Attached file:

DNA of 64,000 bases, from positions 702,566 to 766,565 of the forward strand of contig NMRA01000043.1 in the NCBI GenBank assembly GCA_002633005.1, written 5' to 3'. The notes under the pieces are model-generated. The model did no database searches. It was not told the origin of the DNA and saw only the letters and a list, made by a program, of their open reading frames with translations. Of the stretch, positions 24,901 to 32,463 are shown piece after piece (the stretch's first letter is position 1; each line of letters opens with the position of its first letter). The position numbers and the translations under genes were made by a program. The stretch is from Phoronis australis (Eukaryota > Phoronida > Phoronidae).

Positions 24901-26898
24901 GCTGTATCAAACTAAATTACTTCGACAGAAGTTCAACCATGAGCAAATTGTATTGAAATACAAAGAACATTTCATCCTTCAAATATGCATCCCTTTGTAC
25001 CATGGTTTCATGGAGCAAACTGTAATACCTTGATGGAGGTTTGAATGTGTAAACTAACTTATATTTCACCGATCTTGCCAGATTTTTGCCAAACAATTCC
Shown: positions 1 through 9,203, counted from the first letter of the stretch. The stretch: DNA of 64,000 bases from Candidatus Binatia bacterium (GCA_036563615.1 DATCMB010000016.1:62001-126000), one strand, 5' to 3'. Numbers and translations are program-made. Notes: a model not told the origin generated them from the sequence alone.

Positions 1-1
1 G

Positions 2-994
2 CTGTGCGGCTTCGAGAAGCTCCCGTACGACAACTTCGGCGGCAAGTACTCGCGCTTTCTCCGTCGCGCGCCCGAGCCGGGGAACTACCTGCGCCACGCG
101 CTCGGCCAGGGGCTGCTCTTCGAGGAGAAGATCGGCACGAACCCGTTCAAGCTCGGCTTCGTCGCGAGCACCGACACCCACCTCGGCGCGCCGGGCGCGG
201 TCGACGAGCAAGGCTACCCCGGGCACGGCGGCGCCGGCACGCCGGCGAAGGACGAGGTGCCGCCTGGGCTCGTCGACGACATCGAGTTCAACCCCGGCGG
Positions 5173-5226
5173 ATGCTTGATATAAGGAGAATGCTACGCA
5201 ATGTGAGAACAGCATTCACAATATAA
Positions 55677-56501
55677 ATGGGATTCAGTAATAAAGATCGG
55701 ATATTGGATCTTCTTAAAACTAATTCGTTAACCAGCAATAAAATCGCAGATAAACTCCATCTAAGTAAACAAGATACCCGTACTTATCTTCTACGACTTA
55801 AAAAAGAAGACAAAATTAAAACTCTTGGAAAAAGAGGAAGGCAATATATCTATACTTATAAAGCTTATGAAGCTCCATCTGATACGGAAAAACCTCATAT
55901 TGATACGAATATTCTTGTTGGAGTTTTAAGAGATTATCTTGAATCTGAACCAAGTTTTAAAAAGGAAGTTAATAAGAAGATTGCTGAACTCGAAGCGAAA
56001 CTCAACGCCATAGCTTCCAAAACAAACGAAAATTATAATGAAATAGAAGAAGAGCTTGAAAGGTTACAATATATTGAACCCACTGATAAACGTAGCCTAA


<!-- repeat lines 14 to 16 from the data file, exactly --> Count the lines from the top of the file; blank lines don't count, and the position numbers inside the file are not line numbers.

5201 ATGTGAGAACAGCATTCACAATATAA
Positions 55677-56501
55677 ATGGGATTCAGTAATAAAGATCGG